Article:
Equity Strategy: As expected the RBA increases interest rates by 50bps – cash rate up to 2.35%
About the author:
- Author name:
- By Andrew Tang
- Job title:
- Analyst - Equity Strategy
- Date posted:
- 06 September 2022, 3:00 PM
- Sectors Covered:
- Equity Strategy and Quant
What we expected.
Given the ongoing strength in employment and consumer spending, the RBA has raised the cash rate a further 50bps to 2.35%, the highest level since February 2015.
Near-term inflation concerns continue to weigh on the RBA’s decision this month with the Bank sending another strong signal to the market that they are committed to the goal of restoring price stability.
The RBA has now put through the most aggressive series of interest rate rises since 1994 by raising rates 225bps over the past 5 months.
So what prompted another 50bps move this month?
According to today’s statement “Inflation in Australia is the highest it has been since the early 1990s and is expected to increase further over the months ahead. Global factors explain much of the increase in inflation, but domestic factors are also playing a role. There are widespread upward pressures on prices from strong demand, a tight labour market and capacity constraints in some sectors of the economy”.
The Bank’s central forecast for inflation and unemployment has changed materially since the start of the year. Inflation is expected to exit 2022 at 7.75% well above the 2-3% target range before settling a little above 4% in 2023. The Bank does not anticipate inflation to fall within its target range until 2025.
More to come?
In addition, Michael Knox in his piece Watch the RBA copy the Fed points to significant foreign currency distortions if the RBA were to leave interest rates disproportionate to the US Fed funds rate.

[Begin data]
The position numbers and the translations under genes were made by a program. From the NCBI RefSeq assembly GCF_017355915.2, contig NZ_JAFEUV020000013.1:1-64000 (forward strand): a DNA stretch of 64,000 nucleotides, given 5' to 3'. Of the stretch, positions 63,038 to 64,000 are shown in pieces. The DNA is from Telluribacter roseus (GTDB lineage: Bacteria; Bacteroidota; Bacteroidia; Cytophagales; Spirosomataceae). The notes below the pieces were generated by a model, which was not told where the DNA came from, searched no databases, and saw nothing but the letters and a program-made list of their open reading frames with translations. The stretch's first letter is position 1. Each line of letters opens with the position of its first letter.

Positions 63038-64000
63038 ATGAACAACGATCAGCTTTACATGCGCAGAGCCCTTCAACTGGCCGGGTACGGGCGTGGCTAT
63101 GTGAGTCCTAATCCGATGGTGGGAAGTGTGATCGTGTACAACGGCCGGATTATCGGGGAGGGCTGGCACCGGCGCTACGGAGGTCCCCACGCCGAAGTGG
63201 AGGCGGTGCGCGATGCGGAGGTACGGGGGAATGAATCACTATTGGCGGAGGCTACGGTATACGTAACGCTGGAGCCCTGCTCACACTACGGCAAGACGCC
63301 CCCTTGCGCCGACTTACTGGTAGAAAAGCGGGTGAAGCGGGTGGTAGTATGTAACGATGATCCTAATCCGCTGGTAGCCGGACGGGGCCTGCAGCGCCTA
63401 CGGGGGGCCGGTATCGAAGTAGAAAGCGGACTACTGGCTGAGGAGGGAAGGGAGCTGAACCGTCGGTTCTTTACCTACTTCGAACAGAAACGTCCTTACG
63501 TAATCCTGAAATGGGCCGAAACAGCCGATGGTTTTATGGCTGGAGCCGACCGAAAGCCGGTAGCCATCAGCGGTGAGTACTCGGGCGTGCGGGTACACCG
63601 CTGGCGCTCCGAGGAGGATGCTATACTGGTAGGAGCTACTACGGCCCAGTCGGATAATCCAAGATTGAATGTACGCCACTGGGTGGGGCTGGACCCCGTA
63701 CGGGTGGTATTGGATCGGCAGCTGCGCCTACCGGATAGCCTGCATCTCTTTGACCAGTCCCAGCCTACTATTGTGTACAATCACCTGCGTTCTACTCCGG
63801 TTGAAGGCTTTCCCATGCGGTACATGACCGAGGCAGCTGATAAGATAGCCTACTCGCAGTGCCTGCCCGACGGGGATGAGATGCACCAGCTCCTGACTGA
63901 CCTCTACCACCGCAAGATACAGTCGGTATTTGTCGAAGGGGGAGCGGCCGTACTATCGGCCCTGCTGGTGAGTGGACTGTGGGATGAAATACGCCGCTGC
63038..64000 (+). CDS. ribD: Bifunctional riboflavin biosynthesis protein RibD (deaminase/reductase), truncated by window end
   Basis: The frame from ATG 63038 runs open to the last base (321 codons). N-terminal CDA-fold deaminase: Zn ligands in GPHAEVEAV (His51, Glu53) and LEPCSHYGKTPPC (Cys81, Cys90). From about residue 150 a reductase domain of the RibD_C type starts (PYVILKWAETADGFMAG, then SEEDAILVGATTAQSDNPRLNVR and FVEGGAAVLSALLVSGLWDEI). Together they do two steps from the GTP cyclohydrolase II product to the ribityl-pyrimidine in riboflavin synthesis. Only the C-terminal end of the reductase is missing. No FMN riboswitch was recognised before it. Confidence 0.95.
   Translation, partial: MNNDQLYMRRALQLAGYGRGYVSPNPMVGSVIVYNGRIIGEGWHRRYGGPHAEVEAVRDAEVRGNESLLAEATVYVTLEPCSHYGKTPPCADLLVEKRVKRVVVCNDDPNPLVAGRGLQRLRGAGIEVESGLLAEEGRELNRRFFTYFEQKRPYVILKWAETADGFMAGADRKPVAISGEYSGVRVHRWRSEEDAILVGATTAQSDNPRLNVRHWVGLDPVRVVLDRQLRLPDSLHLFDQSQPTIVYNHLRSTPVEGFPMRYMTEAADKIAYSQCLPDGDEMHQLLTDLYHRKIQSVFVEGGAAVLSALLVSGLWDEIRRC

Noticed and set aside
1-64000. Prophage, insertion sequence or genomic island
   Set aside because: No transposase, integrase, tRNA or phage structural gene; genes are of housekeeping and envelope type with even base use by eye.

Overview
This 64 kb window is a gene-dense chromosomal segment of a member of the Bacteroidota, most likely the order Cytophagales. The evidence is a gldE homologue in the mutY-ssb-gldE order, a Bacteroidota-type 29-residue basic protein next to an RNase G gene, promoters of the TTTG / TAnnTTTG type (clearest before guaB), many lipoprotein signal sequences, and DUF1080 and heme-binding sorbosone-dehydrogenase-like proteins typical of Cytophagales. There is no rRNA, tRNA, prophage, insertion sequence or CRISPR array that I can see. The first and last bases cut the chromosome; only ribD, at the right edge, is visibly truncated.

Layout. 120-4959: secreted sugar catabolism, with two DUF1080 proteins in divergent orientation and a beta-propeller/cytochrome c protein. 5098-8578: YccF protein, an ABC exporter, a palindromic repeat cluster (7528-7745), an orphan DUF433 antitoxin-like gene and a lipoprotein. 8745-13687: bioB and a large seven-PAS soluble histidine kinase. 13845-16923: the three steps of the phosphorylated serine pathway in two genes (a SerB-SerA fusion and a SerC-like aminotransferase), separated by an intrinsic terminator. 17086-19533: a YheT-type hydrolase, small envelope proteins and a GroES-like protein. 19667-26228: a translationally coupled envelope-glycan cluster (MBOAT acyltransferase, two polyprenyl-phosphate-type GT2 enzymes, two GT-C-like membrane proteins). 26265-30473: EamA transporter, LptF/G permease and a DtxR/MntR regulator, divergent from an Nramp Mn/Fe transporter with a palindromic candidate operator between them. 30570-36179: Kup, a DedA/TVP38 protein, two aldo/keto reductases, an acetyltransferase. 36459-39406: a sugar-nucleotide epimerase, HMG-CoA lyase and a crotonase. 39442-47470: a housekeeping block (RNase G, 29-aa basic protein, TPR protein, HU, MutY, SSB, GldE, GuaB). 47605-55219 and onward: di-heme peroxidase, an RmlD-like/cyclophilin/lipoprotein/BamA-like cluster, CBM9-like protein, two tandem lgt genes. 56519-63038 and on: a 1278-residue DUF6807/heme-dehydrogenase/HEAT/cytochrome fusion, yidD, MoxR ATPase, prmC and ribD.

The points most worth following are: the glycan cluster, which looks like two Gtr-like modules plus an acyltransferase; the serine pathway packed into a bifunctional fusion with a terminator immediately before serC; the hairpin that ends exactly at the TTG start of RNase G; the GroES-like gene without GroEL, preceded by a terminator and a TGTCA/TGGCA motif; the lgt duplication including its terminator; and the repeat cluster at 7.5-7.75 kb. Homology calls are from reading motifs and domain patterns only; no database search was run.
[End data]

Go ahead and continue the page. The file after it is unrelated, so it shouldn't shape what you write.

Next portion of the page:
This means the RBA will likely move in 50bps increments consistent with upcoming Fed decisions. This will see the RBA increase the cash rate to 2.85% in October, and on current market pricing take the cash rate to over 3.5% by year-end.
The RBA is clearly making inflation their number one priority by moving rates in 50bps increments despite softening consumer confidence and slowing housing demand.
In July, Governor Lowe noted that “If people setting prices and wages were to believe that higher inflation will persist, they are more likely to push prices and wages up…. This is what happened in the 1970s and it ended badly… The RBA is committed to ensuring that the current period of higher inflation is only temporary and it will do what is necessary to bring inflation back to target. It will be harder to do this if the inflation psychology shifts.”
We think the strong commitment to curb inflation will leave the door open to further 50bps moves.
Despite increasing recession risks and falling consumer and business sentiment, retail trade and labour data released last month were robust.
Retail trade beat expectations and is consistent with our view that Australian consumers still have elevated savings to run down (Australian Retail Sales – July 2022: Well dressed), which we expect to continue to support retail and travel sectors.
Similarly, the labour market appears resilient to the RBA’s efforts to curb demand. Job vacancies continue to rise with labour supply in some sectors unable to meet demand. The spike in vacancies also demonstrates increased labour mobility, suggesting that we are still far from an imminent economic slowdown.
Tighter financial conditions and stubborn inflation will create a different set of winners and losers from the past few years. We suggest investors review portfolio positioning to account for inflation that appears to be stickier than anticipated. Refer to our recent Reporting Season Review for our latest market views and ideas.
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